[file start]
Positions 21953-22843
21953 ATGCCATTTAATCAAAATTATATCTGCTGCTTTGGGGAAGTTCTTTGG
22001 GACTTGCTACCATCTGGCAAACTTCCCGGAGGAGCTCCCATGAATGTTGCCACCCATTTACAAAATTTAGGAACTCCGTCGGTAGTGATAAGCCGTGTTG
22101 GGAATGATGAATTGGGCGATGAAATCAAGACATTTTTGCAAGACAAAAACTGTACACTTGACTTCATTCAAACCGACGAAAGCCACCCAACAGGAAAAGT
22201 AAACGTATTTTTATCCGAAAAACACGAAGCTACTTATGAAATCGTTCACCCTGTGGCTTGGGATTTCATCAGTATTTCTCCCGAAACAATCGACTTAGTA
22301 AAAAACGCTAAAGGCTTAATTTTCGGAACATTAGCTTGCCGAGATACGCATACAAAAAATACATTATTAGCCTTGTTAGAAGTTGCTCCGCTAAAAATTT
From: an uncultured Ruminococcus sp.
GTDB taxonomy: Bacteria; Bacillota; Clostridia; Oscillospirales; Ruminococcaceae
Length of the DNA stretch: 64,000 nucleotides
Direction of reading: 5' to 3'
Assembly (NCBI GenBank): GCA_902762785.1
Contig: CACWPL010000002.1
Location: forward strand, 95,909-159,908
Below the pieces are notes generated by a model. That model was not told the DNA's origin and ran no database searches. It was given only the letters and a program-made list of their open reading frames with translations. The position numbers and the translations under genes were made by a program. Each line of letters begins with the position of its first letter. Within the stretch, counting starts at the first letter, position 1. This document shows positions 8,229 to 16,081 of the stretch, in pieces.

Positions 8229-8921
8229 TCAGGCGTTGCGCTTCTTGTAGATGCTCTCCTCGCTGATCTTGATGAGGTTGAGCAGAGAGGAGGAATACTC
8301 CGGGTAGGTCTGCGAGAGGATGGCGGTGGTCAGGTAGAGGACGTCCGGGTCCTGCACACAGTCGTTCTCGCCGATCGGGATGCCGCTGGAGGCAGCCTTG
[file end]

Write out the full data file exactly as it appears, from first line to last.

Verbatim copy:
Positions 21953-22843
21953 ATGCCATTTAATCAAAATTATATCTGCTGCTTTGGGGAAGTTCTTTGG
22001 GACTTGCTACCATCTGGCAAACTTCCCGGAGGAGCTCCCATGAATGTTGCCACCCATTTACAAAATTTAGGAACTCCGTCGGTAGTGATAAGCCGTGTTG
22101 GGAATGATGAATTGGGCGATGAAATCAAGACATTTTTGCAAGACAAAAACTGTACACTTGACTTCATTCAAACCGACGAAAGCCACCCAACAGGAAAAGT
22201 AAACGTATTTTTATCCGAAAAACACGAAGCTACTTATGAAATCGTTCACCCTGTGGCTTGGGATTTCATCAGTATTTCTCCCGAAACAATCGACTTAGTA
22301 AAAAACGCTAAAGGCTTAATTTTCGGAACATTAGCTTGCCGAGATACGCATACAAAAAATACATTATTAGCCTTGTTAGAAGTTGCTCCGCTAAAAATTT
From: an uncultured Ruminococcus sp.
GTDB taxonomy: Bacteria; Bacillota; Clostridia; Oscillospirales; Ruminococcaceae
Length of the DNA stretch: 64,000 nucleotides
Direction of reading: 5' to 3'
Assembly (NCBI GenBank): GCA_902762785.1
Contig: CACWPL010000002.1
Location: forward strand, 95,909-159,908
Below the pieces are notes generated by a model. That model was not told the DNA's origin and ran no database searches. It was given only the letters and a program-made list of their open reading frames with translations. The position numbers and the translations under genes were made by a program. Each line of letters begins with the position of its first letter. Within the stretch, counting starts at the first letter, position 1. This document shows positions 8,229 to 16,081 of the stretch, in pieces.

Positions 8229-8921
8229 TCAGGCGTTGCGCTTCTTGTAGATGCTCTCCTCGCTGATCTTGATGAGGTTGAGCAGAGAGGAGGAATACTC
8301 CGGGTAGGTCTGCGAGAGGATGGCGGTGGTCAGGTAGAGGACGTCCGGGTCCTGCACACAGTCGTTCTCGCCGATCGGGATGCCGCTGGAGGCAGCCTTG